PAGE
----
Home : Media : News
NEWS | Dec. 5, 2019

NSWC Crane and NIWC Atlantic researchers use computer science methods to make Navy systems more secure

By NSWC Crane Corporate Communications

Naval Surface Warfare Center, Crane Division (NSWC Crane) and Naval Information Warfare Center (NIWC) Atlantic researchers are collaborating to make Navy systems more secure. The research project, called High Assurance Interface Protocols (HAIP), is a proactive approach to prevent cyber-attacks that exploit common interfaces like USB, which is commonly used with mice or keyboards.

These computer peripherals can be maliciously modified, which could subject the host computer to security threats. HAIP connects the peripheral device to the computer using a robust firewall. Without HAIP, the process of reacting to a threat is time-consuming and includes identifying, assessing, patching, and fixing as rapidly as possible.

Dr. Adam Shull, a Computer Scientist at NSWC Crane and Principal Investigator for this Naval Innovative Science and Engineering (NISE) funded research, says HAIP prevents attaching a commercial keyboard directly to a navy computer or system.

“The peripheral device, which could have malicious software, would connect to the HAIP device, which would then connect to the computer,” says Dr. Shull. “Running the HAIP firewall on a separate device allows it to protect systems currently in use. We envision HAIP being used to protect a wide variety of devices across the Navy and Department of Defense (DoD) in the future. HAIP will ultimately help keep our country and the warfighter safe and secure.”

Dr. Robert Templeman, a Naval Sea Systems Command (NAVSEA) Distinguished Engineer for Cybersecurity, helped launch the HAIP research project. He says HAIP is able to create a novel syntactic firewall through the use of a specific technology, called language-theoretic security (LangSec).

“We rely on many protocols for communication between elements of our systems and platforms,” says Dr. Templeman. “Cybersecurity failures often occur when overly-complex, and vulnerable, interface protocols are exploited. Our current cybersecurity approaches do little to harden these interfaces, but some available approaches do exist to offer varying levels of protection. LangSec applies foundational computer science and mathematical laws to precisely define allowable traffic for a given protocol and can use proofs to provide guarantees of correctness. LangSec essentially applies the same rigor to the use of interface protocols that organizations such as DoD require of encryption.”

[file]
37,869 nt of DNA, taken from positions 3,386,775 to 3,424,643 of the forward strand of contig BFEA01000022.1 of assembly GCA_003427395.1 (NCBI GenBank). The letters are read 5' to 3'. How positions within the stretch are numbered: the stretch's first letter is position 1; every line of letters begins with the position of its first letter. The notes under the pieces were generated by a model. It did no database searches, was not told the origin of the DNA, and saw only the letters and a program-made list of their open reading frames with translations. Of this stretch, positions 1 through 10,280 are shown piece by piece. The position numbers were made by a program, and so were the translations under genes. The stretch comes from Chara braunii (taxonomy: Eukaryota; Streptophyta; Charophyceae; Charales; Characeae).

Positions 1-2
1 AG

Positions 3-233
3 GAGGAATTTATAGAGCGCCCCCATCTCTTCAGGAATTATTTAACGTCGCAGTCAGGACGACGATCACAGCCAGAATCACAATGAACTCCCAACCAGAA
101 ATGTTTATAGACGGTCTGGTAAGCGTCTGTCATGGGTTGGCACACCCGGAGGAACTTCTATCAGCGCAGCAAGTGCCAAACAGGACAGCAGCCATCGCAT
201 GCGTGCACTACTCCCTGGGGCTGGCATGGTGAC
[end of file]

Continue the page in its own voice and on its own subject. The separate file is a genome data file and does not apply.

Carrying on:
Dr. Templeman says LangSec technologies and approaches have been proven in many applications, but the challenge is it requires specialized knowledge and experience.

“NSWC Crane and NIWC Atlantic stood up the HAIP project on the premise that our systems will inevitably use untrusted components and must handle external untrusted inputs; the HAIP project is demonstrating the application of LangSec technology in legacy architectures and pipelining a workforce that is capable of developing LangSec solutions.”

Dr. Evan Austin, a NIWC Atlantic employee detailed as the Deputy Director, Cyber Technologies (C5ISREW) for the Office of the Under Secretary of Defense Research and Engineering and Co-PI for the project, says at the root of the problem that HAIP is trying to address is an acquisition strategy that mandates the use of commercial off-the-shelf (COTS) solutions whenever possible.

“With rare exception, commercial developments are motivated by demands for new and improved functionality,” says Dr. Austin. “The DoD’s unique requirements for safety, security, and reliability run orthogonal to that goal, such that we frequently find ourselves trying to modify or tailor COTS systems to meet our operational needs.  The LangSec approach provides us with a way to appeal to mathematics and other formal logics to prove that our cyber-hardening efforts are actually reducing the attack surface of the platforms we are trying to protect.”

Dr. Templeman says threats in cyberspace touch all platforms and systems and HAIP ultimately benefits the warfighters.

“Our objective is to use this technology to make DoD and Navy systems secure,” says Dr. Templeman. “We often have to respond reactively to systems that have underlying vulnerabilities; we apply metaphorical band-aids after we learn of actual, or anticipated, harm. HAIP’s LangSec technology removes classes of vulnerabilities proactively offering the absolute highest levels of assurance; levels of assurance that our warfighters deserve.”

About NIWC Atlantic

As a part of Naval Information Warfare Systems Command, NIWC Atlantic provides systems engineering and acquisition to deliver information warfare capabilities to the naval, joint and national warfighter through the acquisition, development, integration, production, test, deployment, and sustainment of interoperable command, control, communications, computer, intelligence, surveillance, and reconnaissance, cyber and information technology capabilities.

About NSWC Crane

NSWC Crane is a naval laboratory and a field activity of Naval Sea Systems Command (NAVSEA) with mission areas in Expeditionary Warfare, Strategic Missions and Electronic Warfare. The warfare center is responsible for multi-domain, multi- spectral, full life cycle support of technologies and systems enhancing capability to today's Warfighter.

Join Our Team! NAVSEA employs a highly trained, educated, and skilled workforce - from students and entry level employees to experienced professionals and individuals with disabilities. We support today's sophisticated Navy and Marine Corps ships, aircraft, weapon systems and computer systems. We are continuously looking for engineers, scientists, IT and cyber specialists, as well as trade and other support professionals to ensure the U.S. Navy can protect and defend America. Please contact NSWC Crane Human Resources at crane_recruiting@navy.mil.